Photo of Jon Udell from his website.

Jon Udell joined Microsoft in January 2007 as an "evangelist", specifically "to help make technology better serve the needs of society."

Before joining Microsoft, he was author of the book Practical Internet Groupware, and he also worked as a professional blogger for Infoworld. In his present capacity, he continues to serve as a professional blogger, except he now does so to promote Microsoft products, which, despite criticism he received for "selling out his principles and joining a side", he has refuted this criticism by citing a portion of the forword of his book, written by Time O'Reilly:

All too often, people wear their technology affiliations on their sleeve (or perhaps on their t-shirts), much as people did with chariot racing in ancient Rome. Whether you use NT or Linux, whether you program in Perl or Java or Visual Basic - these are marks of difference and the basis for suspicion. Jon stands above this fragmented world like a giant. He has only one software religion: what works.

According to Udell, he is evangelizing for Microsoft because he is convinced their software is the current wave of progress, and while the exact scope of his job as an "Evangelist" is nebulous, he currently continues to blog about the virtues of Microsoft's software, which, to quote the close of an interview he gave regarding criticism for his decision to "evangelize" for Microsoft":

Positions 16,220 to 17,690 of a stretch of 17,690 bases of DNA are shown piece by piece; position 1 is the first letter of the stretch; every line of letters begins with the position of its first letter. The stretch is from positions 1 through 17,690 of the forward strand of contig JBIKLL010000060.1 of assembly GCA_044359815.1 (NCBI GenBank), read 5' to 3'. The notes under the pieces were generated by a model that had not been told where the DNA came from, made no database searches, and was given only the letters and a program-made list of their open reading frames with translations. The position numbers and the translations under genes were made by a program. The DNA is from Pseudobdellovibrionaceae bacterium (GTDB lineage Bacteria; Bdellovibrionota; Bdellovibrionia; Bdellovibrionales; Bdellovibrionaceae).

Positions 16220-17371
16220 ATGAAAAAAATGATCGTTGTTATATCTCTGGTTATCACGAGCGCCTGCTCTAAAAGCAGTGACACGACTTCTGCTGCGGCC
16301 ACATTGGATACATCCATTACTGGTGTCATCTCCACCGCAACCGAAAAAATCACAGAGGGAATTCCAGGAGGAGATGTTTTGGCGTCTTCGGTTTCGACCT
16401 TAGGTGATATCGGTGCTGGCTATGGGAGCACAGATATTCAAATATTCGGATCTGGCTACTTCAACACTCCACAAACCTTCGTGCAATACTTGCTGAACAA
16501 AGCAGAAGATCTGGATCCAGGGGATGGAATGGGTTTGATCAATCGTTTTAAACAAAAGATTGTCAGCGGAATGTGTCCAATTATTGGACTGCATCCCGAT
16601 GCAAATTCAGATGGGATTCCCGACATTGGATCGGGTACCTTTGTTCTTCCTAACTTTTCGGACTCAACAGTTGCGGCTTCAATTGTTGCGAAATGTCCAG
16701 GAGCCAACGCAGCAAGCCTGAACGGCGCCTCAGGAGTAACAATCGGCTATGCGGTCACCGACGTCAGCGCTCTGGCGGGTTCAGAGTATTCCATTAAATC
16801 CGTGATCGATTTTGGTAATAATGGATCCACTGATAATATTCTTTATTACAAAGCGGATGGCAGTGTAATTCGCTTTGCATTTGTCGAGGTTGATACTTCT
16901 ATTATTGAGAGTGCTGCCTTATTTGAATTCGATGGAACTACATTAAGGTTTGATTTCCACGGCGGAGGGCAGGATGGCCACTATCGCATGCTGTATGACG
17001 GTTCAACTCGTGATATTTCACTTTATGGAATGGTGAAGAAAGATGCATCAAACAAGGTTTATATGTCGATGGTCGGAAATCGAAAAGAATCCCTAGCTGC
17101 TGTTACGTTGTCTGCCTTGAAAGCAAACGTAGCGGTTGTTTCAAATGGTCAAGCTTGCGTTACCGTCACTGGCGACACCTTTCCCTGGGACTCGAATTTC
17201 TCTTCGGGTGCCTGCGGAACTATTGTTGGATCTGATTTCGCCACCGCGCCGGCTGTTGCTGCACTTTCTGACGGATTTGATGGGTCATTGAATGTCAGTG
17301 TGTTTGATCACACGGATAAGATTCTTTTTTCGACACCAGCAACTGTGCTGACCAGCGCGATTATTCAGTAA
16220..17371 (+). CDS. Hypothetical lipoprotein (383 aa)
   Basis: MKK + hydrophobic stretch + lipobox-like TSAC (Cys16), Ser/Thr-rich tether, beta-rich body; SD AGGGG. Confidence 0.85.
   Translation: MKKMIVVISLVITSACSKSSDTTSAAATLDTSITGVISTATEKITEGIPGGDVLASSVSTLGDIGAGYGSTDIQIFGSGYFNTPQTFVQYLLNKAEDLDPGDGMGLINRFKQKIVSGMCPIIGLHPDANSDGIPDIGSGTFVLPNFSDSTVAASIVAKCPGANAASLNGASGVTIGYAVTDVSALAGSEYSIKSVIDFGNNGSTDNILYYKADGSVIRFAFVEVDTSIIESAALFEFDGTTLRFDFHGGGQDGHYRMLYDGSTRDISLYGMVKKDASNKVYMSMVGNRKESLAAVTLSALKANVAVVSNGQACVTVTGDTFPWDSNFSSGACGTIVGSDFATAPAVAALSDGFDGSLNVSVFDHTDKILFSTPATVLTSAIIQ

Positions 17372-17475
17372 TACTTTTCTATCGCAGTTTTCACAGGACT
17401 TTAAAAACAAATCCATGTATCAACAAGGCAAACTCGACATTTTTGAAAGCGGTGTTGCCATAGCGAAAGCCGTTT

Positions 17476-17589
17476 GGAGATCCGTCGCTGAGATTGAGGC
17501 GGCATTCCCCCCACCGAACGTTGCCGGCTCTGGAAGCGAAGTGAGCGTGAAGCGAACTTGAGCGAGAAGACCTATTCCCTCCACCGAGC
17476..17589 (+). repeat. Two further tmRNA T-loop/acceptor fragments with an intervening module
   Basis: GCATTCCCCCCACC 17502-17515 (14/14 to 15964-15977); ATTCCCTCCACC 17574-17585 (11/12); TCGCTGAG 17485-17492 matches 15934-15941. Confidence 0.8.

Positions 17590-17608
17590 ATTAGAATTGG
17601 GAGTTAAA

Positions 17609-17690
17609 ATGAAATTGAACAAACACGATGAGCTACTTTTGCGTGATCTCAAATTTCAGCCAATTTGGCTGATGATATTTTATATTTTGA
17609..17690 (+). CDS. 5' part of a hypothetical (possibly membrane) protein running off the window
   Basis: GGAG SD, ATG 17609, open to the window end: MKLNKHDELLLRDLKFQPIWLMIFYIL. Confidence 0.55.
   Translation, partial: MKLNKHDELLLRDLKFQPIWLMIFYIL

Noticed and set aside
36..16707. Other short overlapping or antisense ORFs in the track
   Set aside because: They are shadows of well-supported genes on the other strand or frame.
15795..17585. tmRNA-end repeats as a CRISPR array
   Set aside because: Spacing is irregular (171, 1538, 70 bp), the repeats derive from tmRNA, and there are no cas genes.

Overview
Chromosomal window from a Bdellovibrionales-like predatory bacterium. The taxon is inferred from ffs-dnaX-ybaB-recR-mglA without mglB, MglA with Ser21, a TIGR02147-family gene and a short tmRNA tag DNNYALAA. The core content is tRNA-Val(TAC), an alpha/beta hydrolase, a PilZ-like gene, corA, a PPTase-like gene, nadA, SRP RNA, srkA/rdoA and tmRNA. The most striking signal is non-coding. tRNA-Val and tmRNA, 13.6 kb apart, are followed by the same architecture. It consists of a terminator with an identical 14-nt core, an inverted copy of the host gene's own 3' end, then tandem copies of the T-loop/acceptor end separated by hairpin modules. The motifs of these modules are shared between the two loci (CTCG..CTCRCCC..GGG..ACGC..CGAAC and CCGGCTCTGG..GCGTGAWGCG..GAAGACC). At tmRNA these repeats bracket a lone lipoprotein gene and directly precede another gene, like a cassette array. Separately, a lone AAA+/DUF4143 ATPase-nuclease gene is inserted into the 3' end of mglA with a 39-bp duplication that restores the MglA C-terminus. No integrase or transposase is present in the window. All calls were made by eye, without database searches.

Q: Will you become Microsoft's next Robert Scoble?
A: The way I see it, Robert played a key role in a grand experiment to make Microsoft's development processes more transparent. Channels 9 and 10, and the hundreds of Microsoft blogs throughout the organization, are evidence that the experiment is succeeding.
I've proposed a different experiment. I'll continue to be a channel for alpha geeks. But I also want to become a channel for a whole lot of civilians in the mainstream. And above all, I want to build bridges between these two groups.
Q: Will you continue to use Firefox, Gmail, and OS X?
A: Sure. I'll also continue to use Microsoft technologies as I always have, and I'll keep on pushing the boundaries of cross-pollination and interoperability. The most powerful mashups don't just mix code and data, they mix cultures. I hope this will be an opportunity for me to do that in a way that benefits everybody.

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